Reshaping the workday

88% of The Sleep Judge's respondents said they'd rather work 10-hour days but only four of them a week, providing them more refreshing breaks between. That notwithstanding, they'd rather just put in 35 hours a week.

The survey inquired of people when they'd prefer to wake up, get to work, and get out of work each day. They're just about an hour off, too early in the AM, too late in the PM.


So, here's an amusing one: You're not the only sleepyhead here. People in all of the polled industries except one reported wake-up times that were just too early. People in real estate, rentals, and leasing were the groggiest, arising an hour and 23 minutes earlier than they'd like. People in telecommunications were the single exception: They thought they should be waking up 5 minutes earlier than they do. (Dude, your alarm is adjustable.)

What would you give up to change your hours?

While the survey found that 41.2% of people would rather have more time than more money, only 30.3% were actually willing to give up money they're currently making in exchange for a better sched.

The people most willing to take a salary cut are those in government and public administration, which rings a bell… oh, yeah: They're the ones who also report being the least overworked. In-teresting. Of the rest of respondents who would accept a pay cut, real estate/rental/leasing, technology and scientific come out at being willing to give up at least $5k. Overworked teachers are next.

Making it work for you

As we noted, New Zealand's been looking at shorter weeks, and most industrialized nations offer more generous paid leave time—another way to address workers' time needs. At the same time, people in lots of other countries work longer days, and our 40+ weeks are pretty average internationally. It's also worth noting that some people so enjoy their work that they're basically at it whenever they're awake—certainly our connected devices encourage us to stay on top of things 24/7/365.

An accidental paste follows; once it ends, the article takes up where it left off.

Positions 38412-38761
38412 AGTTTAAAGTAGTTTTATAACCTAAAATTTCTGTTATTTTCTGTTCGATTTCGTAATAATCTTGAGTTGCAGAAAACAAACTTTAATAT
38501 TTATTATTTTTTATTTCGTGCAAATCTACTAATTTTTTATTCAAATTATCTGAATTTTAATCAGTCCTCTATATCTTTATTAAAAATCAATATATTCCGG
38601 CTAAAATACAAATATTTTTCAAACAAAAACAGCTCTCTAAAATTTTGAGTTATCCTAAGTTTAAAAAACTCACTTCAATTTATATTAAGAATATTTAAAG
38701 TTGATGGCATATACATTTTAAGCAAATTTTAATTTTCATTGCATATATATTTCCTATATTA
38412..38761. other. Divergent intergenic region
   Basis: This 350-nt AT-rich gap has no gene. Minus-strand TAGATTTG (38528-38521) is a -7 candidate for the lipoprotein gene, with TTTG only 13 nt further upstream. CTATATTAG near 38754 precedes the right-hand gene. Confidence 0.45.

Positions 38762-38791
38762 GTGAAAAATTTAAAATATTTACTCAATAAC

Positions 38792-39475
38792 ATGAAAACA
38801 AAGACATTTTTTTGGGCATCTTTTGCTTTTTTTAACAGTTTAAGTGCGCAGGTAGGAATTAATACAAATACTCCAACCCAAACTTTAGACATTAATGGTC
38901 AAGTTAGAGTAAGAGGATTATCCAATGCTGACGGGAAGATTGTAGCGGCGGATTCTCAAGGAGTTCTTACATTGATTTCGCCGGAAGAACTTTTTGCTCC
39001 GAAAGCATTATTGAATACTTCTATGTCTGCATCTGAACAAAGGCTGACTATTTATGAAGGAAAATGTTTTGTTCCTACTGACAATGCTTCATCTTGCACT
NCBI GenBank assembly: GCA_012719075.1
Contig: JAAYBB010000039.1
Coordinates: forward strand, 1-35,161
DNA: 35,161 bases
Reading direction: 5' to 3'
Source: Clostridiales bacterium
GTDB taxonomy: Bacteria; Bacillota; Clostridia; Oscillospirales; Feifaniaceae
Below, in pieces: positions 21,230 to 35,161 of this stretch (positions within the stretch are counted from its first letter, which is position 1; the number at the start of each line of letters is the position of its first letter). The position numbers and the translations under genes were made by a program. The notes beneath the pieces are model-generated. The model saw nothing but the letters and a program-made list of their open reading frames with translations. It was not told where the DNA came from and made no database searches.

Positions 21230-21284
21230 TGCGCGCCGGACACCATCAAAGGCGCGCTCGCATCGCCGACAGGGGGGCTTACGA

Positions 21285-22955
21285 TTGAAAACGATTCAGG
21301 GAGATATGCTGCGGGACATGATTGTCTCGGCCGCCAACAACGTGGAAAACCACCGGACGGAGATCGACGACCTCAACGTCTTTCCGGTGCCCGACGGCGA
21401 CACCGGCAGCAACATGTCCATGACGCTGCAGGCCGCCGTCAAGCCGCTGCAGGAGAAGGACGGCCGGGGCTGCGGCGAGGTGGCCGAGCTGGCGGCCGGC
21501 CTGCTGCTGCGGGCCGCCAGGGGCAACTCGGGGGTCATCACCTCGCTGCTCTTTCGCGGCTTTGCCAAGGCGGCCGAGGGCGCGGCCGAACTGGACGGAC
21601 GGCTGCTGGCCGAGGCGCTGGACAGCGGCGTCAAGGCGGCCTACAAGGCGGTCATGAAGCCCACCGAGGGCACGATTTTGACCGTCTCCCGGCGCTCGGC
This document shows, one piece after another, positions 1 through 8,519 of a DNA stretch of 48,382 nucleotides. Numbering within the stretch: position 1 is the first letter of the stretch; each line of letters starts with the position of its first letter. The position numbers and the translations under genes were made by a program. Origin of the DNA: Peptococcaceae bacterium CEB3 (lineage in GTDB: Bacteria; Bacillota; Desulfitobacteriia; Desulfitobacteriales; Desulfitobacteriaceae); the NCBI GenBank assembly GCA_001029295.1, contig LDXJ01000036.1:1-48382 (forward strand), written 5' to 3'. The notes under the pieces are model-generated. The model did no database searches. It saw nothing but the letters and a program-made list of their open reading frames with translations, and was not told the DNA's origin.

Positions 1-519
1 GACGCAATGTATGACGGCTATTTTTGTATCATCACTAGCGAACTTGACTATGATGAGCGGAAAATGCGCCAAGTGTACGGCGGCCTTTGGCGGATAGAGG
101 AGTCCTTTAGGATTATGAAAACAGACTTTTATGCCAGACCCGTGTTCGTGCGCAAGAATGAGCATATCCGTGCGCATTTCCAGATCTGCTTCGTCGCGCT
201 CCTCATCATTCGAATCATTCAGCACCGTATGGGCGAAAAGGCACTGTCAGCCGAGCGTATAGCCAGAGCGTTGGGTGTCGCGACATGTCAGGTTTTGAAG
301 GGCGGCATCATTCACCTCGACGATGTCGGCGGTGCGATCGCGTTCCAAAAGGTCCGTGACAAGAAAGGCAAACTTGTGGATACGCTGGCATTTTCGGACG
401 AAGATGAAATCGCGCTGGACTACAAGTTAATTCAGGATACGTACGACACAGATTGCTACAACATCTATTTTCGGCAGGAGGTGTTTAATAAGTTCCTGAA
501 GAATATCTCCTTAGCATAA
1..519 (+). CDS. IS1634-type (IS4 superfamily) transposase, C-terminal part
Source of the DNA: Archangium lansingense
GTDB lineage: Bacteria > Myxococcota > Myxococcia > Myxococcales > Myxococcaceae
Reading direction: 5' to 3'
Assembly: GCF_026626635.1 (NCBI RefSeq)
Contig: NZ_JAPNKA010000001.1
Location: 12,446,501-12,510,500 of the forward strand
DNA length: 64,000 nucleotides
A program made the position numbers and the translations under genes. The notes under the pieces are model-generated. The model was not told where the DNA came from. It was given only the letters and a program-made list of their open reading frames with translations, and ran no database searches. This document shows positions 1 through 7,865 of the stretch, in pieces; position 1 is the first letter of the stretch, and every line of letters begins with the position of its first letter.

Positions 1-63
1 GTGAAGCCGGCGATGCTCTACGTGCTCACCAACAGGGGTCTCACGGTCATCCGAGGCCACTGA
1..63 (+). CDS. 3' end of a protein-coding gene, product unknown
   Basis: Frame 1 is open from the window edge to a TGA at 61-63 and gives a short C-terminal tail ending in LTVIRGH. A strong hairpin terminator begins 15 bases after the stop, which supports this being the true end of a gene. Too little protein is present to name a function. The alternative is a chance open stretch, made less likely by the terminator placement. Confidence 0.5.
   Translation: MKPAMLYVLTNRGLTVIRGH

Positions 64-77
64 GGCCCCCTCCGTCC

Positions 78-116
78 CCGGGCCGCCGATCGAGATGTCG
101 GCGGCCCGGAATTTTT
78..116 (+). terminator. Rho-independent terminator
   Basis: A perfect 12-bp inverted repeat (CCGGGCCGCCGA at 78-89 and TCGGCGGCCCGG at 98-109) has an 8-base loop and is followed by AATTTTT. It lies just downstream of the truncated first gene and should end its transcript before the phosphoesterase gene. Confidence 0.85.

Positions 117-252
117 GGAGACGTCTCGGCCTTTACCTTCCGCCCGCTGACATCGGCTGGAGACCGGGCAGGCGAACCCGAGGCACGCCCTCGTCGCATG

On a personal level, the best strategy, of course, is to do meaningful work that makes all that time feel worthwhile even beyond meeting financial needs. This isn't always possible, but it's always a sensible objective in moving from job to job. Enjoying the people you work with also makes all that time put in not so bad at all.

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New fossils suggest human ancestors evolved in Europe, not Africa

Experts argue the jaws of an ancient European ape reveal a key human ancestor.

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  • The jaw bones of an 8-million-year-old ape were discovered at Nikiti, Greece, in the '90s.
  • Researchers speculate it could be a previously unknown species and one of humanity's earliest evolutionary ancestors.
  • These fossils may change how we view the evolution of our species.